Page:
New Roadside Stand

Well, it’s hap­pened, we finally have more pro­duce than we know what to do with.

The Carlisle farmer’s mar­ket has been really fun, and it’s been great talk­ing to other ven­dors and cus­tomers, but we real­ized pretty quickly that we had more sup­ply than the market’s demand. It’s been an inter­est­ing change to go from focus­ing on grow­ing to focus­ing on sell­ing. I imag­ine it feels about the same as get­ting to the end of the swim­ming por­tion of a triathlon and real­iz­ing it’s time to get on your bike (to com­plete the anal­ogy, let’s say the plan­ning last win­ter was the road race, or maybe that’ll be can­ning this fall). While it’s been stress­ful try­ing to off-load let­tuce before it bolts (goes to flower and gets bit­ter) it’s kind of worth it to see a prod­uct all the way from seed to shop­ping bag. We’ve also been sell­ing some pro­duce to Savory Lane in Acton, where I work as the Sun­day brunch chef, so in that case I’ve seen my beet greens go from seed all the way to someone’s mouth.
In addi­tion, we’ve also started a small self-serve road­side stand this week. It’s been fairly suc­cess­ful so far, and we’re hop­ing once peo­ple start to remem­ber our sign…
…and know that we’re here, they’ll start com­ing more reg­u­larly. We’re able to put out a pretty good selec­tion these days.
Kale, beets, let­tuce and eggs in the coolers
Sun­burst squash: beautiful.

 

Posies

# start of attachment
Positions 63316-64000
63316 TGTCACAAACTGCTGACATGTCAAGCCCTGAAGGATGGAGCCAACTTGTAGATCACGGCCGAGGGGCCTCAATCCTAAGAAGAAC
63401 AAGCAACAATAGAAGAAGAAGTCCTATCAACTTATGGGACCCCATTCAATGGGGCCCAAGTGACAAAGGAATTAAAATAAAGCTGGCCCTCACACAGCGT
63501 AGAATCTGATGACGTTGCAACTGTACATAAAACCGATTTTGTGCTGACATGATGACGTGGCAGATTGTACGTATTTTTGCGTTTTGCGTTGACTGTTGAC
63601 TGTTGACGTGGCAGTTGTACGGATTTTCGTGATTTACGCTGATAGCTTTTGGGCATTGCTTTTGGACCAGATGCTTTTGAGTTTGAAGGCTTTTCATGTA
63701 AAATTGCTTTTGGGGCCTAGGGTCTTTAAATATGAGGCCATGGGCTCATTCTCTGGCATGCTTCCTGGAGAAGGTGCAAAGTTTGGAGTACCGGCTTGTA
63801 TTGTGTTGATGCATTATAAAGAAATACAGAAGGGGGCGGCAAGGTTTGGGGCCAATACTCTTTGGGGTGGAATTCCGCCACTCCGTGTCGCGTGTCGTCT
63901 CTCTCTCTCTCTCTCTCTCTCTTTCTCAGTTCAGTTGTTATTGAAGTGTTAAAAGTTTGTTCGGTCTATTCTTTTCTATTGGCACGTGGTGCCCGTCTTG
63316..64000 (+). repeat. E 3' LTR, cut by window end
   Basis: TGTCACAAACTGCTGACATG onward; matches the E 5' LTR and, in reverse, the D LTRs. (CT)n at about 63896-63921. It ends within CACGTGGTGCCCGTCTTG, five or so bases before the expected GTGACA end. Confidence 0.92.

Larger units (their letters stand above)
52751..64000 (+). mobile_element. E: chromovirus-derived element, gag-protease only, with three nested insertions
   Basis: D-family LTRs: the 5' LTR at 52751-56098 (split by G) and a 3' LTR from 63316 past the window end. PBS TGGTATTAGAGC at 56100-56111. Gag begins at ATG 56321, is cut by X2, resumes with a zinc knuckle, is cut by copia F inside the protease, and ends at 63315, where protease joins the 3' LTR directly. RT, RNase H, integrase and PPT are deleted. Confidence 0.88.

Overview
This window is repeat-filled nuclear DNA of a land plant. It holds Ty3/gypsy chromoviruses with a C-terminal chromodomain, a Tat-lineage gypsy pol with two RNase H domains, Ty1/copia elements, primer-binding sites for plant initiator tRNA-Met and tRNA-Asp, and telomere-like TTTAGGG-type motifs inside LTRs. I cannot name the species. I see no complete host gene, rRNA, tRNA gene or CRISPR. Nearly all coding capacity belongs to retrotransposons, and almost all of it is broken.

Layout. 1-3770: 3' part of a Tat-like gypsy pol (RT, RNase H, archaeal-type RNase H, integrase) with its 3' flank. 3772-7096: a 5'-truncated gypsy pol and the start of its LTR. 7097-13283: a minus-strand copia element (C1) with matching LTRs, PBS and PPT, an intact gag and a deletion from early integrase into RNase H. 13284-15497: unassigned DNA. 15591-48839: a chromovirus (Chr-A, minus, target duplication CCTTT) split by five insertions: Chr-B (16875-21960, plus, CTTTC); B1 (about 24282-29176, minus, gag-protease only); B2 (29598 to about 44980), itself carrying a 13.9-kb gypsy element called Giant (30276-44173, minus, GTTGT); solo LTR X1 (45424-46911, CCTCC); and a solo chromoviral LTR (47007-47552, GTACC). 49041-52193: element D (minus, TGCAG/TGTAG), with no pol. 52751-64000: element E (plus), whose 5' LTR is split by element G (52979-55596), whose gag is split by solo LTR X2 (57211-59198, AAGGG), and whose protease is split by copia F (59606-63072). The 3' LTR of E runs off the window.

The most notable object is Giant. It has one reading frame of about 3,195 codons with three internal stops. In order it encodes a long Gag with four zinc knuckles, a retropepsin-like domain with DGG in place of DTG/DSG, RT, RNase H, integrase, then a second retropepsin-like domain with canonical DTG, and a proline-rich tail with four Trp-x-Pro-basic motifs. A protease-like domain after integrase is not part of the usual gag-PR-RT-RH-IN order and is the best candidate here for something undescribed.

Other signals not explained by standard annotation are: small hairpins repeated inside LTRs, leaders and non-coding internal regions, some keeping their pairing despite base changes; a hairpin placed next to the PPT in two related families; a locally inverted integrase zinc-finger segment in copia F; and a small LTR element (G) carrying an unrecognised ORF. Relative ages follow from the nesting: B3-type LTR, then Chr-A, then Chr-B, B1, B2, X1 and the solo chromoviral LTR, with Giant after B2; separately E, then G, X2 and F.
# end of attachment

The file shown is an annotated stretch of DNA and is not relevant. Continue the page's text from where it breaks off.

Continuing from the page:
We’ve also con­tin­ued to sell to 80 Thoreau Restau­rant in Con­cord, and we’re going to start a small CSA. This year we can prob­a­bly only com­mit to four or five peo­ple, but we’re hop­ing that next year we sell a lot of our pro­duce this way. It’s a pretty nice model for a small farm.
Mean­while, our gar­den is get­ting pretty lush.
Our cherry tomato plants are on the verge of exploding…
First signs of color!
We’ve also been deal­ing with our fair share of pests. Our cab­bages and brus­sel sprouts got attacked by cab­bage worms last week, and we spent a morn­ing pick­ing them off before blan­ket­ing the plants in row cover, and today Mom and I found about 15 of these HUGE horned worms on our tomato plants! The chick­ens loved them.
That’s one of the nice things about work­ing on a farm, you hardly ever throw any­thing away.
It’s pretty scary to see how fast one of these can devour a tomato leaf.
But over­all things are look­ing good. It’s been a hot and dry cou­ple of weeks, but luck­ily our soil seems to hold a lot of water, and with some irri­ga­tion and a lot of mulching we’ve been able to keep the plants happy.
Leeks
Cab­bages, uncov­ered. In order to keep weeds down, we’ve seeded a lot of our walk­ways in clover.
Sum­mer squash, covered.
The Mighty Aubergine
Cool heir­loom eggplants.
In case you’ve ever won­dered what egg­plant plants look like.
Hun­gar­ian black peppers